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Food Poverty: 1 in 3 children in Nigeria experiences severe child food poverty - UNICEF

In Nigeria, and across the globe, a confluence of factors is creating a child food poverty crisis.  Firstly, existing food systems struggle are failing to offer children the nutritious, safe, and readily available options they desperately need.  This fundamental gap leaves families scrambling.  Even if they could afford healthier foods, many parents lack the knowledge or resources to implement positive feeding practices for their children.

Compounding this struggle is the aggressive marketing of cheap, ultra-processed foods and sugary drinks.  These nutritionally-deficient options are heavily promoted, becoming the "go-to" for many families.  The consequence is alarming – a significant portion of young children facing food poverty are consuming these unhealthy alternatives, pushing out essential foods from their diets.  This trend creates a vicious cycle of poor health and limited development for the next generation

UNICEF released a report citing Nigeria as the second-most at-risk nation globally according to the Children's Climate Risk Index. The new UNICEF report available on the website reveals a heart-wrenching statistic: in Nigeria, around 11 million children under five – one in three – face severe child food poverty. This lack of nutritious food puts them at a staggering 50% higher risk of "wasting," a life-threatening form of malnutrition.

The report by UNICEF dubbed "Child Food Poverty: Nutrition Deprivation in Early Childhood," sheds light on a critical issue: dietary deprivation among the world's youngest. Analyzing data from nearly 100 countries across income levels, the report reveals that a staggering 181 million children under five experience severe child food poverty. This means they consume, at most, only two of eight essential food groups, hindering their growth and development. Nigeria is among the 20 countries bearing the brunt of this crisis, with nearly two-thirds (65%) of the world's severely food-deprived young children living there.

Open hands of children and grains
Tiny Hands and Grains

The UNICEF report paints a stark picture of the children most affected by food poverty. Four out of five rely solely on breastmilk/milk and starchy staples like rice, maize, or wheat. Fruits, vegetables, and nutrient-dense foods like eggs, fish, poultry, or meat are rarely consumed by these children – less than 10% and 5% respectively. This lack of dietary diversity comes at a critical time. While countries are still grappling with the socio-economic impacts of COVID-19, rising inequities, conflicts, and climate change are pushing food prices and living costs to record highs. A recent report by the Nigerian government and partners, "Cadre Harmonisé," estimates that nearly 32 million people in 26 states face food insecurity during the upcoming lean season (June-August), further exacerbating the challenges for children.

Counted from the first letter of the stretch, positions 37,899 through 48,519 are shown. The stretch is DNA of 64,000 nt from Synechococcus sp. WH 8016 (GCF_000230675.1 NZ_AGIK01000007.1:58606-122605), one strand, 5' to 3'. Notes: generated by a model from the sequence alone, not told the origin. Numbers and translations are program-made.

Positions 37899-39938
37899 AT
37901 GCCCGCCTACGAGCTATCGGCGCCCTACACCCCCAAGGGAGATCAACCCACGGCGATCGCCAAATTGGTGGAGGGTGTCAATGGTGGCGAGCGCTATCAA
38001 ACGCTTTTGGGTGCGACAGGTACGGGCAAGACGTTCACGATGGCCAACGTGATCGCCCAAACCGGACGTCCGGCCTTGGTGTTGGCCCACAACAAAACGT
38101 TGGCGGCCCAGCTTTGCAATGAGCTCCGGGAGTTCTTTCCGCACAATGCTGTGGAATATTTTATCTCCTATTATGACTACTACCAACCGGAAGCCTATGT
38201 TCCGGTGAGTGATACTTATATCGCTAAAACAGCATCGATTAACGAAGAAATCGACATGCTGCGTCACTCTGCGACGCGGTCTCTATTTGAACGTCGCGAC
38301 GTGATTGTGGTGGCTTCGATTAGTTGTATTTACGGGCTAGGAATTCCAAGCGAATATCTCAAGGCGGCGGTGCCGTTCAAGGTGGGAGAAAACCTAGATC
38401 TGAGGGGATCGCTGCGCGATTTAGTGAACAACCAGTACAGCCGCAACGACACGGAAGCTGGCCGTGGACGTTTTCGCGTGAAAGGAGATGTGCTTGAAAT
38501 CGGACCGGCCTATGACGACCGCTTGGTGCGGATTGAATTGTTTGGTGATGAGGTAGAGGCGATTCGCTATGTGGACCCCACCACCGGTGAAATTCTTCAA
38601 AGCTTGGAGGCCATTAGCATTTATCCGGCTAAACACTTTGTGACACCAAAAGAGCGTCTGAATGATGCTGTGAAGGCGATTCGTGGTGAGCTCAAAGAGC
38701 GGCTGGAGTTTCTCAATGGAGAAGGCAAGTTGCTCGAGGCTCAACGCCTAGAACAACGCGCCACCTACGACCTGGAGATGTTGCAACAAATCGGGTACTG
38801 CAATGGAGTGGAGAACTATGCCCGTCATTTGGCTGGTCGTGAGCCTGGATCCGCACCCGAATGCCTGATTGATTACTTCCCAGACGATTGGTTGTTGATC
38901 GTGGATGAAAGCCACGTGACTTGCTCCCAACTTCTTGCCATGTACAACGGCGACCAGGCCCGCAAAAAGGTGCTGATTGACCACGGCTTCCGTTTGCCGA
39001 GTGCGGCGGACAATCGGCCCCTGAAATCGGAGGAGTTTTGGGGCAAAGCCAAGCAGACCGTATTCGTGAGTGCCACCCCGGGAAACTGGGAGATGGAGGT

The new report reveals a huge disparity in hunger rates among Nigerian children. In the poorest families, a significant portion (44%) face severe hunger, compared to a much lower rate (17%) in the wealthiest families.  While this is concerning, there's a glimmer of hope.  Nationally, the proportion of children experiencing severe food poverty has shown a steady decline, dropping from 45% in 2012 to 32% in 2022.  Despite this progress, significant work remains to ensure all children have access to a nutritious and varied diet.

  • Globally, one in four children are living in severe child food poverty in early childhood, amounting to 181 million children under 5 years of age.

  • Progress towards ending severe child food poverty is slow, but some regions and countries are proving that progress is possible and is happening.

  • Severe child food poverty is experienced by children belonging to poor and non-poor households, indicating that household income is not the only driver of severe child food poverty.

  • Children living in severe child food poverty are missing out on many nutrient-rich foods, while unhealthy foods are becoming entrenched in the diets of these children.

  • The global food and nutrition crisis and localized conflicts and climatic shocks are intensifying severe child food poverty, especially in fragile countries.

  • Severe child food poverty is driving child undernutrition: the prevalence of severe child food poverty is three times higher in countries with a high prevalence of child stunting.

Other related report:

A UNICEF report, citing its 2023 Nigeria Climate Landscape Analysis for Children (CLAC), ranks Nigeria as the second-most at-risk nation globally according to the Children's Climate Risk Index

Original Source: UNICEF Nigeria

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